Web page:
Chinese-born Faith Zheng and her partner Anthony Ling, also from China, are the heart and soul of Sushi Ocean View, just off Route 9.
Or maybe you can say they are the heart and “roll.”
Zheng is the owner and manager of the 6-year-old sushi house, while Ling is the chef who assembles their amazing house special rolls.
Case in point? The Amazing House Special Roll ($11.95), a shrimp tempura roll topped with spicy tuna.
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It’s an interesting combination — as is the phenomenal Cape May Roll ($13.95) with warm scallop and asparagus tempura topped with a spicy lobster salad. Two sushi roll favorites — spicy tuna and eel-avocado — combine to make one flavorful Sunset Roll ($13.95). Impressive combinations like these are created by Zheng, who believes the ingredients that make up the rolls are not so special individually, but when put together they create a delectable combination.
This credo is perhaps best illustrated in Zheng’s Rainbow Tar-Tar ($12) appetizer. This coloful beauty is as delightful to the eyes as it is to the tummy. Oranges and pinks of shrimp and tuna are blended with green avocado. Crispy tempura flakes are added to give it some crunch. The ingredients are then pressed together in a circular formation, then topped with sweet, yellow mango, black caviar and a bright red maraschino cherry. It’s enough to make a non-sushi fan a full-blown sushi lover.
Zheng warns, though, that you won’t find anything like Sushi Ocean View rolls in a traditional sushi house. In fact, Zheng says that many, if not most, sushi houses that you come across are, like Sushi Ocean View, operated by those of Chinese descent.
“The Japanese do sushi very traditional — lots of seafood. We do American-style sushi,” Zheng says of the creative roll combinations. “Most American’s like that.”
Although “sushi” is in the name of her restaurant, Sushi Ocean View also has teriyaki, udon and soba noodles, mei fun and hibachi, but “without the show.”
Zheng will tell you right off the bat that she has a very good memory, which comes in handy when taking multiple orders at once, whether at tables or over the phone. You’ll never, ever see her jot anything down. She also has a knack for remembering what each customer likes, and will either suggest the same dish again or develop something new for them based on their preferences.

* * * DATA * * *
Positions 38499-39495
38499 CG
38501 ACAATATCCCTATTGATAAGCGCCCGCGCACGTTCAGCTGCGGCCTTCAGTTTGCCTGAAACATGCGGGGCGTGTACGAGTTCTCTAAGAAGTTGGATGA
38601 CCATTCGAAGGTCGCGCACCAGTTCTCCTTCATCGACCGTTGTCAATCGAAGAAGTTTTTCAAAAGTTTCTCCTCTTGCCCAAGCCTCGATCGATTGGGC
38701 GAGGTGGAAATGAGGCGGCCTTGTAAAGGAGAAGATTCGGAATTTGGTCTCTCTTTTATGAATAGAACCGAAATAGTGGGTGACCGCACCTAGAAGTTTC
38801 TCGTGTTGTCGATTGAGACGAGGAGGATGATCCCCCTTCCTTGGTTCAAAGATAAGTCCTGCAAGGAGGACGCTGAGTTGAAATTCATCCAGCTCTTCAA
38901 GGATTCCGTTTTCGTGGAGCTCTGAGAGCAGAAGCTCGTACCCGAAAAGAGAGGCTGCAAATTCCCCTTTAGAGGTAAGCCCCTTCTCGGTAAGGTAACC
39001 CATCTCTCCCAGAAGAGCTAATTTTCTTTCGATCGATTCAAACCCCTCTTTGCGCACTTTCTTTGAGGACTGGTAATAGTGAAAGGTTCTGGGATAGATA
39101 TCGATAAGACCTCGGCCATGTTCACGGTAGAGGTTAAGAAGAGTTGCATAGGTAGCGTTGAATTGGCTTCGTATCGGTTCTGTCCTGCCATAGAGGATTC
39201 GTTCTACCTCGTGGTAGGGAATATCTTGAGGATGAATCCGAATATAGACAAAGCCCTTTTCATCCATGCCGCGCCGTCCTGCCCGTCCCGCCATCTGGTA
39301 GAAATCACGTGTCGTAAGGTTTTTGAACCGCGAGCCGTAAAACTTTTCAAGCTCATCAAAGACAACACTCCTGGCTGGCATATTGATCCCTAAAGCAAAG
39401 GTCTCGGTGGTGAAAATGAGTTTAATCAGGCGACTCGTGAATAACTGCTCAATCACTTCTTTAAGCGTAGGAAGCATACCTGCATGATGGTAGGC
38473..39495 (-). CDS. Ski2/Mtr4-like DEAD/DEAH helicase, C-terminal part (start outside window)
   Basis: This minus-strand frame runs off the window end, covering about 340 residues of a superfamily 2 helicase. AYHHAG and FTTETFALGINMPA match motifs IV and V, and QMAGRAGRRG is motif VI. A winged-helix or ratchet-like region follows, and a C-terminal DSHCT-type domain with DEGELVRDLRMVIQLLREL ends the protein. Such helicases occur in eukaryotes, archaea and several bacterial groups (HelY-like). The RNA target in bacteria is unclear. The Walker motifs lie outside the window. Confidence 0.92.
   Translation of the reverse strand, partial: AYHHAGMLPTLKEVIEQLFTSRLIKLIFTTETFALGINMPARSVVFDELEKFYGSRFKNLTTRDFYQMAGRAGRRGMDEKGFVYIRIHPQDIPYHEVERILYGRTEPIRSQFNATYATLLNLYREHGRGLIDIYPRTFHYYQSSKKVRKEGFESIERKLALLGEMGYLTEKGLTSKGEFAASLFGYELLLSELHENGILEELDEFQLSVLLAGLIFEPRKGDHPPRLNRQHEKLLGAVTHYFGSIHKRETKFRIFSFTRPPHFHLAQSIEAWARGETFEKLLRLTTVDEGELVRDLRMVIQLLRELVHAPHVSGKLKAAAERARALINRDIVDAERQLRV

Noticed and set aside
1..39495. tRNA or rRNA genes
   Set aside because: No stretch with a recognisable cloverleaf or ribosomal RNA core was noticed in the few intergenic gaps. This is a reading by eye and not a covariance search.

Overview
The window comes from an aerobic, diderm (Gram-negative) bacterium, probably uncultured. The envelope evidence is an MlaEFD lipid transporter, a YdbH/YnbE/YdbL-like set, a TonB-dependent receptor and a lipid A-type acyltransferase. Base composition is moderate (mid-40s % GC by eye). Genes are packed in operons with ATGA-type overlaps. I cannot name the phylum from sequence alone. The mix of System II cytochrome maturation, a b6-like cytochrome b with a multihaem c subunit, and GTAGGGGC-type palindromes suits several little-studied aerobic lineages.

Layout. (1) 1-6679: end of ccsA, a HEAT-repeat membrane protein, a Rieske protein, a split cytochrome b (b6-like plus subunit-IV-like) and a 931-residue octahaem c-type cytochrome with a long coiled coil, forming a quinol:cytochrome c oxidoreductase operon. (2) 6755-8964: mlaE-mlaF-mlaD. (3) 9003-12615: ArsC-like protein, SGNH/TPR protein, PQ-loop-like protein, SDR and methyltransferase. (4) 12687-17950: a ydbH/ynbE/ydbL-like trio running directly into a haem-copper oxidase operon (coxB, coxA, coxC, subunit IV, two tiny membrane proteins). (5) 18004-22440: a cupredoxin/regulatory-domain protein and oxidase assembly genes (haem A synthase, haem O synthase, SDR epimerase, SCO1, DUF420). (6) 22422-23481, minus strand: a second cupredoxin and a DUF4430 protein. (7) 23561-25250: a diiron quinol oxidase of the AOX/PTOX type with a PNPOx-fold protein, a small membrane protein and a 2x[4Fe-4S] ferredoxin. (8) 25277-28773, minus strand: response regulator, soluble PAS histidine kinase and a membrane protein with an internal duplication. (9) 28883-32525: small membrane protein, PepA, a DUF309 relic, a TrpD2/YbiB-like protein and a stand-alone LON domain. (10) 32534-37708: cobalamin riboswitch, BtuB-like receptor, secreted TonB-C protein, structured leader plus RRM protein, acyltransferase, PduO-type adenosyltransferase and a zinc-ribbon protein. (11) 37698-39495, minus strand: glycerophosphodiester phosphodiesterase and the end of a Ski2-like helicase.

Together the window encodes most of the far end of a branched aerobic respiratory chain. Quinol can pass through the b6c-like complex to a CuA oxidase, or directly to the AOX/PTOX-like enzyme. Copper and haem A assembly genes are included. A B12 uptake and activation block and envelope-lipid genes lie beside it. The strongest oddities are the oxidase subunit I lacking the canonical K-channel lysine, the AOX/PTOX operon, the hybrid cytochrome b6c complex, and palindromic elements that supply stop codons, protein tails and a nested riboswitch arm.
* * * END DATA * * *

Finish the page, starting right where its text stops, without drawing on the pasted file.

“I have a very good memory. I know what likes my customers have. It comes from waitress experience,” says Zheng of her past experience in restaurants in Philadelphia and Rio Grande. “I know my customers … I always give them what they like, always recommend something that they like — and sometimes they give me ideas. I try my best to never let the customer leave dissatisfied.”
Her customers seemingly want to make sure that Zheng is satisfied, too, and also successful.
“My customers treat my business like their own business,” she says. “A customer did a (promotional) video for me for free. He just wanted more people to know about my restaurant.”
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Zheng, who lives in Palermo, has dedicated her life to her restaurant — which is complete with tatami-style booths, large photographs of Japanese gardens and ponds filled with koi fish and a singular sushi bar in the rear where Ling busily creates. She often works seven days a week without ever taking a vacation. Zheng says that she and Ling work very hard to survive and thrive in a location where others had failed.
Work ethic aside, it’s quality and freshness that Zheng says makes her customers keep coming back for more.
“My philosophy is about healthy, tasty food — all our items are very healthy, no MSG, light sauces and not heavy sauces. The quality is very fresh and constantly good.
“I don’t think my sushi is very special,” she humbly states. “But for sure it’s very fresh.”